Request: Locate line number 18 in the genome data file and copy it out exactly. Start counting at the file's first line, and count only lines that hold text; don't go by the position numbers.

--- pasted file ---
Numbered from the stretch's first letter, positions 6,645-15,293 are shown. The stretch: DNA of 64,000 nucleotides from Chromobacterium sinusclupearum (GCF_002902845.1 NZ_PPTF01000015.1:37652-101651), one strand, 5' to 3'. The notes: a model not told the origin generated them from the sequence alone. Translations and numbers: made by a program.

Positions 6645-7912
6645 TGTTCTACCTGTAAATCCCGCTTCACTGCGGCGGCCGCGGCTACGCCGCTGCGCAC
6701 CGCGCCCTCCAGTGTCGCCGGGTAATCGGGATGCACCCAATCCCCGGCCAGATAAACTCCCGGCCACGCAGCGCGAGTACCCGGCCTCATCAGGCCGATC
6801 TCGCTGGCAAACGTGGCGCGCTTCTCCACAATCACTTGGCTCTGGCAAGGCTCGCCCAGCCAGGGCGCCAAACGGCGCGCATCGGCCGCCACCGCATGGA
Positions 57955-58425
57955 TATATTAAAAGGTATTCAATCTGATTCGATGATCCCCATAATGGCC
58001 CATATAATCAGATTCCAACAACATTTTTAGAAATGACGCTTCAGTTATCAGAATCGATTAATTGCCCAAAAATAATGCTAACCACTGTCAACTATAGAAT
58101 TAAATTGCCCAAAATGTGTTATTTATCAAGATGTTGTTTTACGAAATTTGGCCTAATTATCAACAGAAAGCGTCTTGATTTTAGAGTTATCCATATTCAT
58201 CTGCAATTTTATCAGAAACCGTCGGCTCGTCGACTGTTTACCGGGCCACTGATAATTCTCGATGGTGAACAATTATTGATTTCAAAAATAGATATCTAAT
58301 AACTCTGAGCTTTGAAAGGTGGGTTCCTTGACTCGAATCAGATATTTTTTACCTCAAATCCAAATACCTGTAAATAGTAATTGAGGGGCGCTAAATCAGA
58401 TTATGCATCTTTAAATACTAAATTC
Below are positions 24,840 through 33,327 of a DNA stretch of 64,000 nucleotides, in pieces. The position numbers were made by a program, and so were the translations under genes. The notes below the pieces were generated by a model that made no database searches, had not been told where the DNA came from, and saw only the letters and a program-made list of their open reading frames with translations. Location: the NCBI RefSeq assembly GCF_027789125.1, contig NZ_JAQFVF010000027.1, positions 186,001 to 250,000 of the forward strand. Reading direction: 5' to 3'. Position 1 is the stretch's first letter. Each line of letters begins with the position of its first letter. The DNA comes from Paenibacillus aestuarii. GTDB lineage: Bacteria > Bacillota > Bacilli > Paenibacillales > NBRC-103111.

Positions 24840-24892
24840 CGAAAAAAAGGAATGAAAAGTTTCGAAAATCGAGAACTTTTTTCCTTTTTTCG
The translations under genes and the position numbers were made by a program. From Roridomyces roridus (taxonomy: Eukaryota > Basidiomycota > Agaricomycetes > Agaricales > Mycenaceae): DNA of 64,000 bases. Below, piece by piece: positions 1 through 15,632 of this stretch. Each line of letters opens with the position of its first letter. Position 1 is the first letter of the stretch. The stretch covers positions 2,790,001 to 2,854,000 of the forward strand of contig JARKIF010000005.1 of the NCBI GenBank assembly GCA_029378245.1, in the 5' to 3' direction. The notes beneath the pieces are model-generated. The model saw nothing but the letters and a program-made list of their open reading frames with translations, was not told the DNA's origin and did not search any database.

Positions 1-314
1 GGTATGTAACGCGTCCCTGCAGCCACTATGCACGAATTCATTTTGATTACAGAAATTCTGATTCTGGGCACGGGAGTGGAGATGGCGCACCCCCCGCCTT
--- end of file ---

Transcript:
1 GGTATGTAACGCGTCCCTGCAGCCACTATGCACGAATTCATTTTGATTACAGAAATTCTGATTCTGGGCACGGGAGTGGAGATGGCGCACCCCCCGCCTT